8. DNA gene Mutation

Numerous synthetic and natural compounds mutate cellular DNA and cause cancer cells to form. Aging cells lose their DNA gene repair mechanisms and the result is that DNA genetic damage can cause cells to proliferate out of control, i.e., turn into cancer cells.*

Some methods to counteract: Restrict calorie intake, but do so without inducing malnutrition. Supplement with 20 mg a day of resveratrol and/or 500-1700 milligrams a day of the drug metformin (under physician supervision). Include lots of antioxidants in your supplement program. Limit amounts of deep-fried foods and those cooked at high temperatures. Take 100 mg of chlorophyllin with most meals.

9. Immune Dysfunction

For a variety of reasons, the aging immune system loses its ability to attack bacteria, viruses, and cancer cells. In aging humans, excessive levels of dangerous cytokines are produced that cause the immune system to turn on its host and create autoimmune diseases associated with aging such as rheumatoid syndrome.*

Some methods to counteract: Maintain youthful hormone balance and guard against excess free radical production. Consider supplementing daily with 100 mg of Beta-1,3-D Glucan Complex to boost certain immune parameters while taking 8-16 mg daily of luteolin and 800-3200 mg daily of curcumin to suppress undesirable cytokines. Other foods and supplements to consider are whey protein, lactoferrin, DHEA, 7-keto DHEA, probiotics, green tea extract.

10. Non-Digestive Enzyme Imbalance

Internal cellular functions depend on multiple enzymatic reactions occurring with precise timing. Aging causes enzyme imbalances primarily in the brain and liver, which results in severe neurological diseases such as Parkinsonís or the persistent memory loss aging people so often complain about. Impaired liver function results in toxic damage to every cell in the body.*

Some methods to counteract: Consider supplementing with 400-1200 mg a day of SAMe (s-adenosyl-methionine) and 900 mg a day of silymarin.

11. Digestive Enzyme Deficit

The aging pancreas often fails to secrete enough digestive enzymes, while the aging liver does not secrete enough bile acids. The result is chronic indigestion people complain about as they age.*

Some methods to counteract: Take a standardized digestive enzyme supplement before meals. If problems persist, take a supplement that provides artichoke or black radish extracts to promote bile secretion from liver to facilitate digestion of fats.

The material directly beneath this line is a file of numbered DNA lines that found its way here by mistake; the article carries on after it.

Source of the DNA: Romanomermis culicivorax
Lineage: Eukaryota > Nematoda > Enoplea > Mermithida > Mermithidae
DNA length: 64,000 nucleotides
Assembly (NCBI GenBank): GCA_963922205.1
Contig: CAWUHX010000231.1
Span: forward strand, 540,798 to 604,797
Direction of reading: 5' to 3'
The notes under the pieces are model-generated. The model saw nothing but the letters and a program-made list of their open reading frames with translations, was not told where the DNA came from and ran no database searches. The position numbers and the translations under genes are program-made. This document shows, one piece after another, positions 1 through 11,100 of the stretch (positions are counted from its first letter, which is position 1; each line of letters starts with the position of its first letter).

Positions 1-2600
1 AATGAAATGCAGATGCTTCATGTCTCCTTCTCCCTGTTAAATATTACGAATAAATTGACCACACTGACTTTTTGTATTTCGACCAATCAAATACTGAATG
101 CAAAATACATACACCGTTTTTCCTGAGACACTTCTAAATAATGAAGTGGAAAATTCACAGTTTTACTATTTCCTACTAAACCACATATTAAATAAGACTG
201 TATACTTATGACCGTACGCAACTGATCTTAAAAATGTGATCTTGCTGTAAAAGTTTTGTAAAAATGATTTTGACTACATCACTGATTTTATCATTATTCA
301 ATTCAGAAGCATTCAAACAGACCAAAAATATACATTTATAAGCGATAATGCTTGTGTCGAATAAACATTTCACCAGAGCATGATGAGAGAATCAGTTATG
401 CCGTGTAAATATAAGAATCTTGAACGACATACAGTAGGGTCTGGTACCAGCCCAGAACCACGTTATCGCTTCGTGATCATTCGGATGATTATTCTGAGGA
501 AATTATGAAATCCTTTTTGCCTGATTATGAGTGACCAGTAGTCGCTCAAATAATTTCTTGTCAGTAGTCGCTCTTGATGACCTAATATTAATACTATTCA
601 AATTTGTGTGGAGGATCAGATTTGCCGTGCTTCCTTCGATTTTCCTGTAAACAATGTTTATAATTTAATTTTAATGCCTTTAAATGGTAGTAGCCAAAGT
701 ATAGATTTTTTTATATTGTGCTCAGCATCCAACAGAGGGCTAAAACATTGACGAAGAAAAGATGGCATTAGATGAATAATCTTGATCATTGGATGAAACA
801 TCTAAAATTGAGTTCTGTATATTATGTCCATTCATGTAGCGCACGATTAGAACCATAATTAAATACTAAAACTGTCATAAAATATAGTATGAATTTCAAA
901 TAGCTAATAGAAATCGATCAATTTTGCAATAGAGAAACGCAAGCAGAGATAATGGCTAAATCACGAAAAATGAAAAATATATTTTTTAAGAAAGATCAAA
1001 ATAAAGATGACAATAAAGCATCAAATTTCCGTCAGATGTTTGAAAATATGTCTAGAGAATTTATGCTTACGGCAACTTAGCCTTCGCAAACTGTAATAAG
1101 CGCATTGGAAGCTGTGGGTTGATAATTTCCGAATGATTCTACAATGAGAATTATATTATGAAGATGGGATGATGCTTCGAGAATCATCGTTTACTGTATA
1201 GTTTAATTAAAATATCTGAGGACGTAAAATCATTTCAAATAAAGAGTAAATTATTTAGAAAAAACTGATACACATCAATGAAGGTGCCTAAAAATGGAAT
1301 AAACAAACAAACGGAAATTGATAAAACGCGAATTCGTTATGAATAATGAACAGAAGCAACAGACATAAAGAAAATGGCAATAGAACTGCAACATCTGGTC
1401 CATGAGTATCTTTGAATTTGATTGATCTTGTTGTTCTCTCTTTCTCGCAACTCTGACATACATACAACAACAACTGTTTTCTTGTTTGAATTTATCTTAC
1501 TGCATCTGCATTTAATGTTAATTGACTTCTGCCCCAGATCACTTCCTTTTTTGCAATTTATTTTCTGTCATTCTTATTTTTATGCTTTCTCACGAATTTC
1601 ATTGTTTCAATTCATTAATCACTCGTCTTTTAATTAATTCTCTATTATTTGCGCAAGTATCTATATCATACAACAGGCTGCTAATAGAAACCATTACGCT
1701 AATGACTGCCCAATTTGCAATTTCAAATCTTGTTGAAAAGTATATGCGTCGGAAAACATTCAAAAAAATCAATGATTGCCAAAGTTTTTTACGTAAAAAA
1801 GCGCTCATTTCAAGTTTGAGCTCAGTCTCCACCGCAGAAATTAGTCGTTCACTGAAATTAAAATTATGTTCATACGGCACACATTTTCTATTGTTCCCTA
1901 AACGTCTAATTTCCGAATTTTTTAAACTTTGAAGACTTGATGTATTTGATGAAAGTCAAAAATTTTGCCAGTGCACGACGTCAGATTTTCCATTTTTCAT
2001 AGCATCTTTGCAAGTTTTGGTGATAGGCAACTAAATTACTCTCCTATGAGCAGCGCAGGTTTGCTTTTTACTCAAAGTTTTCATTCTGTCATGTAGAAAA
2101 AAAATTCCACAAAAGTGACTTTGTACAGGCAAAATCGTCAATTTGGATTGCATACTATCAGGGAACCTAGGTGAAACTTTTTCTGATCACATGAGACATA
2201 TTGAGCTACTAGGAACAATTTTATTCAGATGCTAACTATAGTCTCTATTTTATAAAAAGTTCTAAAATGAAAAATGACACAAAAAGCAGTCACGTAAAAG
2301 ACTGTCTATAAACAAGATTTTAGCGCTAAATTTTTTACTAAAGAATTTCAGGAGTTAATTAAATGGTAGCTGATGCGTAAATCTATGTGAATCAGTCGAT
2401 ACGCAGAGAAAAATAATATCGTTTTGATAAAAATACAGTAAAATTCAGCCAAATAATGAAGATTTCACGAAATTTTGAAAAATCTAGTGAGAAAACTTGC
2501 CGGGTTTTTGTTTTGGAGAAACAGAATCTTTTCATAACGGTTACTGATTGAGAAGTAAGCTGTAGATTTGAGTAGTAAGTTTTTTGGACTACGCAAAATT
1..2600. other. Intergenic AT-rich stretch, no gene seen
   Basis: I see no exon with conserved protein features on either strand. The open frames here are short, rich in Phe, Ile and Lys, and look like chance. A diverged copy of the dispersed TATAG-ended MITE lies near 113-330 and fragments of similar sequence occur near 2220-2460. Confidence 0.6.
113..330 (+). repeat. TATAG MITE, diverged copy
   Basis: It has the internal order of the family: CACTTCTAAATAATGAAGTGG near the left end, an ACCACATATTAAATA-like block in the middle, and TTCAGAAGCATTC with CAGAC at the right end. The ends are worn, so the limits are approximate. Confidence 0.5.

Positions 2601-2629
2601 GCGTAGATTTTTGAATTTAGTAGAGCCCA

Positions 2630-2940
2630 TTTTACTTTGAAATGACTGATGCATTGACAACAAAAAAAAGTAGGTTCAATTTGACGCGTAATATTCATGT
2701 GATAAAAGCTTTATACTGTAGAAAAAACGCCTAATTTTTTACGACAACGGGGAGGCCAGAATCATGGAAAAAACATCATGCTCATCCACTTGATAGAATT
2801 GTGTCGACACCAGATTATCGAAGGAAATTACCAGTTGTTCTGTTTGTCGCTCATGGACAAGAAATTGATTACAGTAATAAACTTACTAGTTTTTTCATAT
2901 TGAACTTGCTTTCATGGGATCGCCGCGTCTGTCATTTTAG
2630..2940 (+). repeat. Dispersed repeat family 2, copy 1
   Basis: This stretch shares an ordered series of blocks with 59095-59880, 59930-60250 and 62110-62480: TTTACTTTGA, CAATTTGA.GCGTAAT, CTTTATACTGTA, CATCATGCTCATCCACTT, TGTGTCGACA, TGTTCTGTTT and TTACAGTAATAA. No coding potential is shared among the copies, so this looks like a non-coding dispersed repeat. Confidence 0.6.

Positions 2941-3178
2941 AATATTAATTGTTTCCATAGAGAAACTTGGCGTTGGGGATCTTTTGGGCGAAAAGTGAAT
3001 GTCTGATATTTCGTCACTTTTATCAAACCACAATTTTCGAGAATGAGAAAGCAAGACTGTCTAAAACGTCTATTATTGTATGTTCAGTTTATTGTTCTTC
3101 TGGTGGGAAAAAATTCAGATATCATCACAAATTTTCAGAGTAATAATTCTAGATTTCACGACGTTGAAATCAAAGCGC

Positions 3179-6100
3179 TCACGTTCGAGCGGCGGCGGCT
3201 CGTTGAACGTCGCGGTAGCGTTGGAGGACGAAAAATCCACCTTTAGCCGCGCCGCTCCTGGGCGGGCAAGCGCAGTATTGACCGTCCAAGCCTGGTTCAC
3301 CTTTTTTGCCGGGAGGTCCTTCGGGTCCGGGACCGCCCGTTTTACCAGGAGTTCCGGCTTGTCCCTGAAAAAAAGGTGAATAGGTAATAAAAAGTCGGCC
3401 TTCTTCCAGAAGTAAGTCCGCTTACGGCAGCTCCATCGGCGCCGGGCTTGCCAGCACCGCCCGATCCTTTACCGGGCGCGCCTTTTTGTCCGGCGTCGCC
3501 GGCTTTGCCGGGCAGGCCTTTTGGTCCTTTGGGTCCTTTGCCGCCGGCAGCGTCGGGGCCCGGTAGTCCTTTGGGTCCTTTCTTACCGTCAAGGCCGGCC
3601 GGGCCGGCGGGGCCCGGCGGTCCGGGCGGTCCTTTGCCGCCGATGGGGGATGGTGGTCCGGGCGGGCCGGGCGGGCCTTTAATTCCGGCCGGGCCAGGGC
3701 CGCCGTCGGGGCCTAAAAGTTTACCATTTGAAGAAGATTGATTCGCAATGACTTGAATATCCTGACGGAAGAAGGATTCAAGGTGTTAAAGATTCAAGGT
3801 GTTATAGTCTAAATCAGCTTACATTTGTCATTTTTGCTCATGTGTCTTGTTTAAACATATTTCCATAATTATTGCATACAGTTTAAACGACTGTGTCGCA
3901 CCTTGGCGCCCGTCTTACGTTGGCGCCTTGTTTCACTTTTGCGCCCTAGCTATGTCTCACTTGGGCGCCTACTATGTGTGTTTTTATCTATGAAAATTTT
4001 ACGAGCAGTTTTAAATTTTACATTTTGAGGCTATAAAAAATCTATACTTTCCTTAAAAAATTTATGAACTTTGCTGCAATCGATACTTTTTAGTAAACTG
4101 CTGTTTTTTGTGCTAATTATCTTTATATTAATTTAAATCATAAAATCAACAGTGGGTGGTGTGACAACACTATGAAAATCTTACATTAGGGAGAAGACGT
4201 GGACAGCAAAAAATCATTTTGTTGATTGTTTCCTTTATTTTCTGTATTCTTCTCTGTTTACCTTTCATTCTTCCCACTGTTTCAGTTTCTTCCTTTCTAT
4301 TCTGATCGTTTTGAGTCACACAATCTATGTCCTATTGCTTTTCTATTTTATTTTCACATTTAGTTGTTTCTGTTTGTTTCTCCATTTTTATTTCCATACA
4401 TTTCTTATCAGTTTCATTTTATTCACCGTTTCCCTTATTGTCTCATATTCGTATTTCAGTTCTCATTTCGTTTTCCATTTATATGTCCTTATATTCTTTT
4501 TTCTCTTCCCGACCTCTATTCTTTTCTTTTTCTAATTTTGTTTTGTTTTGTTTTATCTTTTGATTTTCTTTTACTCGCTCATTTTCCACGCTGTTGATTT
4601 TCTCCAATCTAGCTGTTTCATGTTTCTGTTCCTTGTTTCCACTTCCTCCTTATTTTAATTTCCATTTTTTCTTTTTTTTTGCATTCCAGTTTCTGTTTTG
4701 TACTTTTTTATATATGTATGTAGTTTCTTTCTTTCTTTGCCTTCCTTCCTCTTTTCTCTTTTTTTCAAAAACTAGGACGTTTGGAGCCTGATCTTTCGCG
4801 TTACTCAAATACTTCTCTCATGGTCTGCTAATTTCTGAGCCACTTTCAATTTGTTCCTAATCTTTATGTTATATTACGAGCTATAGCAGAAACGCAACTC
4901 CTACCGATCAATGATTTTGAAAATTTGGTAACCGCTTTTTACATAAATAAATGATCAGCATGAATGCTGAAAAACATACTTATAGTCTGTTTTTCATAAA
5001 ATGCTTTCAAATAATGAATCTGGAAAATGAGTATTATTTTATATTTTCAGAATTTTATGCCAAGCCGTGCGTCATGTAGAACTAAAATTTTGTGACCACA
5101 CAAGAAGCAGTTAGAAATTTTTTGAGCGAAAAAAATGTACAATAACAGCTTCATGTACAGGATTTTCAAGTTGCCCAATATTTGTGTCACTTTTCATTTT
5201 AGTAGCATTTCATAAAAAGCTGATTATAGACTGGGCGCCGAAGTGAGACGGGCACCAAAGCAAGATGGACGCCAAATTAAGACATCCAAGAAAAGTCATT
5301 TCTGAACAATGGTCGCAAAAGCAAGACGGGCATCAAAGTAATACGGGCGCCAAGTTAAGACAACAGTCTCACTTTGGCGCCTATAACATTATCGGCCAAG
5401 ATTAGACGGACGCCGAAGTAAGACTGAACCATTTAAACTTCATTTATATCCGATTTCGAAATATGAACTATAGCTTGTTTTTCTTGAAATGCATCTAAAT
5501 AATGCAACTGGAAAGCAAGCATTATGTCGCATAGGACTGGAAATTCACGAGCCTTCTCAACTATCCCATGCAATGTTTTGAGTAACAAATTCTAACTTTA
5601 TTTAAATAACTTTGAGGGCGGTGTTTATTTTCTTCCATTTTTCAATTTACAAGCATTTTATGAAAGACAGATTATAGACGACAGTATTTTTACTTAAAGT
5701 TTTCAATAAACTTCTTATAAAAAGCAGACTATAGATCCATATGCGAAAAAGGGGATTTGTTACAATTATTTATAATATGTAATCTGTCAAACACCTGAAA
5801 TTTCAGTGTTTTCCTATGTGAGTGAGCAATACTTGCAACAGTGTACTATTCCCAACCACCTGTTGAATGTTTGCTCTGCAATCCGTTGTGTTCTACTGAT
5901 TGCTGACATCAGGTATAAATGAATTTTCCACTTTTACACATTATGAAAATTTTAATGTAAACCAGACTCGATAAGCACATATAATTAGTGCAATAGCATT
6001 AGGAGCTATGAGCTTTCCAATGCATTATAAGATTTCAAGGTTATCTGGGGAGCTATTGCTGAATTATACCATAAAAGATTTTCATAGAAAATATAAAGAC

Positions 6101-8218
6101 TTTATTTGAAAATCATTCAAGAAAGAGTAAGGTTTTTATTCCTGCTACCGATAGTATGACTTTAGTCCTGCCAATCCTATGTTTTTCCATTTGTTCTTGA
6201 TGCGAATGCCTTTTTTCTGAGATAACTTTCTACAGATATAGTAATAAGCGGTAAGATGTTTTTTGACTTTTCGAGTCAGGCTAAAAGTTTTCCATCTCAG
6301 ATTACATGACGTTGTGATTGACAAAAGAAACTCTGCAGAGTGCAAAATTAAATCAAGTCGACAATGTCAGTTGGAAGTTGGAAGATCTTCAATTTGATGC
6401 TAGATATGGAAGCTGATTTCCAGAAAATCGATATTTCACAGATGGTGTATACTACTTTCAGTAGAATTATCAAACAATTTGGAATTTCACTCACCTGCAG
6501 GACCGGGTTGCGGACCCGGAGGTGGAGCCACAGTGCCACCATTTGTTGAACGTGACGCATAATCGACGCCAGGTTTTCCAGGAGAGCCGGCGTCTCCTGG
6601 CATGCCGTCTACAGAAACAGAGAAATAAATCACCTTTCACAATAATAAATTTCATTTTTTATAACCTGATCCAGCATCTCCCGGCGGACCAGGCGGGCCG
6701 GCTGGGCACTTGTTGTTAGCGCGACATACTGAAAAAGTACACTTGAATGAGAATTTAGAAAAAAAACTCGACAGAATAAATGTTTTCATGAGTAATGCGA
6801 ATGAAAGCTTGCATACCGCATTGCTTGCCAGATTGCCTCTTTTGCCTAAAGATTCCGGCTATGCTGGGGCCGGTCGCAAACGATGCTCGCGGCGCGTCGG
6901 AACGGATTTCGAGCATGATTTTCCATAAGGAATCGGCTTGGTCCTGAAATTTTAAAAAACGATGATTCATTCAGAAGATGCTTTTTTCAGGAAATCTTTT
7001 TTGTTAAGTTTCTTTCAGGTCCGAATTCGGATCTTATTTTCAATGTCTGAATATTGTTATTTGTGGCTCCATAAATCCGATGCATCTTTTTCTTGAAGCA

12. Excitotoxicity

The aging brain loses control of its release of neurotransmitters such as glutamate and dopamine, resulting in devastating brain cell damage and destruction.*

Some methods to counteract: Take 1 mg to 40 mg a day of sublingual methylcobalamin and 20 mg a day of vinpocetine. Parkinsonís patients should take 200 mg to 300 mg of the ubiquinol form of CoQ10.

13. Circulatory Deficit

Microcapillary perfusion of blood to the brain, eye, and skin is impaired as a part of normal aging. The result is that disorders of the eye (such as cataract, macular degeneration, and glaucoma) are the number one aging-related degenerative disease. Major and mini-strokes are common problems associated with circulatory deficit to the brain. The skin of all aged people show the effects of lack of nutrient-rich blood to the upper layers.*

Some methods to counteract: Consume lots of flavonoids found in ginkgo, blueberry, green tea, pomegranate, and grape seed extracts. Further maintain healthy endothelial function by supplementing with omega-3 fatty acids. Utilize comprehensive blood tests to guard against arterial wall damaging factors such as excess C-reactive protein, fibrinogen, LDL, homocysteine, insulin, glucose, triglycerides. Take steps to increase HDL and free testosterone if blood tests reveal levels that are too low.

14. Oxidative stress

Free radicals are unstable molecules that have been implicated in most diseases associated with aging. Antioxidants have become popular supplements to protect against free radical-induced cell damage, but few people take the proper combination of antioxidant supplements to adequately compensate for age-induced loss of endogenous antioxidants such as SOD and catalase.*

Some methods to counteract: Take SOD, glutathione and catalase-boosting nutrients, avoid diet and lifestyles that promote oxidative stress, consume lots of antioxidant foods and supplements such as gamma tocopherol and pomegranate.

Notice that oxidative stress is listed as number 14 on the above list of controllable factors that cause aging-related diseases. While suppressing the free radicals that cause oxidative stress protects against many disorders, there is clearly much more that can be done to stave off aging than merely taking antioxidant supplements.*

Children can benefit by taking vitamin supplements, but it is the aging human whose body is depleted of the endogenous antioxidants, hormones, enzymatic repair systems, and other biological chemicals needed to sustain life. What is optional in childhood turns out to be mandatory as humans enter middle-age and become vulnerable to the plethora of degenerative diseases that await them if they do not adequately protect themselves.*

References . . .